- Blowing a lead on the back nine of Masters Sunday is the stuff of nightmares, but Francesco Molinari isn't one to dwell.
AUGUSTA, Ga. — As the crowd roared and arguably the greatest golfer of all time celebrated his fifth Masters title, the man who handed it to him considered his own popularity. Francesco Molinari, 36, won the British Open last year, but his opinion of his own potential was such that he booked an easyJet flight for 9 a.m. that Monday. (He missed it.) Molinari is the most decorated Italian golfer ever, but all that earned him on Sunday in Augusta was occasional polite applause as he attempted to hold off Tiger Woods. Only when he struggled did he notice real warmth from the galleries.
“I think I made a few new fans today with those two double bogeys,” said Molinari, chuckling.
He was jovial and gracious in interviews in two languages, as the rain that had upended the schedule mixed with his sweat. He only became frustrated at the suggestion that, standing on No. 18, having already holed out to finish his round at 74, he might have begun to cheer internally for the man who was about to win.
“No,” he said. “Sorry, but no, no.”
Molinari had a grasp of the history at stake: Woods was playing for his 15th major championship overall and his first in 11 years. But Molinari also had a grasp of the lead, and he believed he should have held it.
“One bad swing and one bad decision” separated him from the title, he said afterward. When play began at 7:20 a.m. Sunday in deference to storms forecast for the afternoon, Molinari was in first, and he maintained at least a share of that standing through his first 14 holes on Sunday. He did not bogey between No. 11 on Thursday and No. 7 on Sunday, a stretch of 49 straight holes. (“I was actually hoping to bogey one hole pretty soon,” Molinari said. “It’s going to happen sooner or later, so I was hoping to get it out of the way pretty soon.”) But down the stretch he fell apart on the 12th and 15th holes to seal his fate.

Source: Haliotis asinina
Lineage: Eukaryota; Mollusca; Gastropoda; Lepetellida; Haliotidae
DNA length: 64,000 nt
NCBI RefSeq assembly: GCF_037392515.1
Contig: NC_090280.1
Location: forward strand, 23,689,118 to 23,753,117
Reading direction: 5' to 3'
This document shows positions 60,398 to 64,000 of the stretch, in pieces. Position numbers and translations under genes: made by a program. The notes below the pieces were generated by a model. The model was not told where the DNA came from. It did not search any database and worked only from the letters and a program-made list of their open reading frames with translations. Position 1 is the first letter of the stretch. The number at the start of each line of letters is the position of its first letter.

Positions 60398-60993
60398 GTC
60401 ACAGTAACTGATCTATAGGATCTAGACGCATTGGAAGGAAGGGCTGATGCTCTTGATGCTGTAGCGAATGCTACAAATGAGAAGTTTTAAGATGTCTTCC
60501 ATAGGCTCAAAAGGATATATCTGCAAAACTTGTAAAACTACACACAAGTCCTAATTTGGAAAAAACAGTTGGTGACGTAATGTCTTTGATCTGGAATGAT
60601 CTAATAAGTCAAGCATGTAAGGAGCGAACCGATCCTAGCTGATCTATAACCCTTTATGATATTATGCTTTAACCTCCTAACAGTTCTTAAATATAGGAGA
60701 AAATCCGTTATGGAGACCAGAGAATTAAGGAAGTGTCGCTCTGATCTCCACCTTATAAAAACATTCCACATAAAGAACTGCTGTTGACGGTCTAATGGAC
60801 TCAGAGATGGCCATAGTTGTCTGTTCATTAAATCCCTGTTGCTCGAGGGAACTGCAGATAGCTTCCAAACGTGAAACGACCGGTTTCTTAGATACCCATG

The bad swing came on No. 12, which also dashed the hopes of Brooks Koepka (who tied for second) and Tony Finau (who tied for fifth). All three put their tee shots into Rae’s Creek. All three double bogeyed. All three, in retrospect, probably lost the Masters right there.
Molinari’s first round at Augusta came in 2006, also in the same group as Woods. Woods had shot a 276 to win the tournament the year before. Molinari was a 23-year-old caddying for older brother Edoardo, who had won the U.S. Amateur. Earlier this week, Molinari recalled standing on the 12th tee and hoping to choose the right club.
On Sunday, Molinari insisted that this time he did. He stood there with a two-stroke lead and considered the wind. He and caddie Pello Iguaran were deciding between 8-iron and 9-iron; Molinari conceded that the distance, 155 yards, probably called for the 9, but he worried that gusts would push the ball back into the water. He went with the 8 and tried to pull back slightly.
“He took a little bit too much off,” Iguaran said. “That’s all. It just changed the situation. Tiger was more safe. If you put the ball on the green, Tiger needs to go aggressive, so maybe he goes up, because he wants it. It just opened the door.”
That was the moment, Woods said later.
“The mistake Francesco made there let a lot of guys back into the tournament,” Woods said. “Myself included.”
Strong weather and strong play contributed to a leaderboard that occasionally moved faster than course attendants could update it. Even as the final group played the 15th hole, five men held a share of the lead, at 12–under par.
Molinari was among them, having birdied No. 13 to put himself back in the mix. His drive landed in the right rough. His second shot landed in the left rough. He could have played it safe and gone for the middle of the green, but the par-5 15th is generally a birdie factory, and he could all but feel Woods’s breath on his neck. Molinari made the bad decision: He chose to shoot straight for the pin, which was placed on the front left of the green, just beyond a pond. The ball clipped an overhanging tree branch and dunked into the water. Molinari’s day was truly over. He finished the tournament in a tie for fifth place at 11–under par.
Molinari swept aside concerns that he might have become rattled by Woods’s presence. “Sometimes it is your day, sometimes it isn’t,” he said. “I was calm, collected, never panicked, even after the first double bogey, and I’ll learn a lot, I think, from today.”
Sunday’s collapse notwithstanding, Molinari will be regarded as a favorite going forward. He was surprised to hear after the round that people might see him that way.
“It doesn’t change how I prepare for these tournaments,” he said. “I just keep doing the same [thing] over and over again.”
Well, almost the same. Molinari will play the RBC Heritage next week in Hilton Head, S.C. This time he decided to drive. And before this all began, just in case, he planned to leave well after 9 a.m.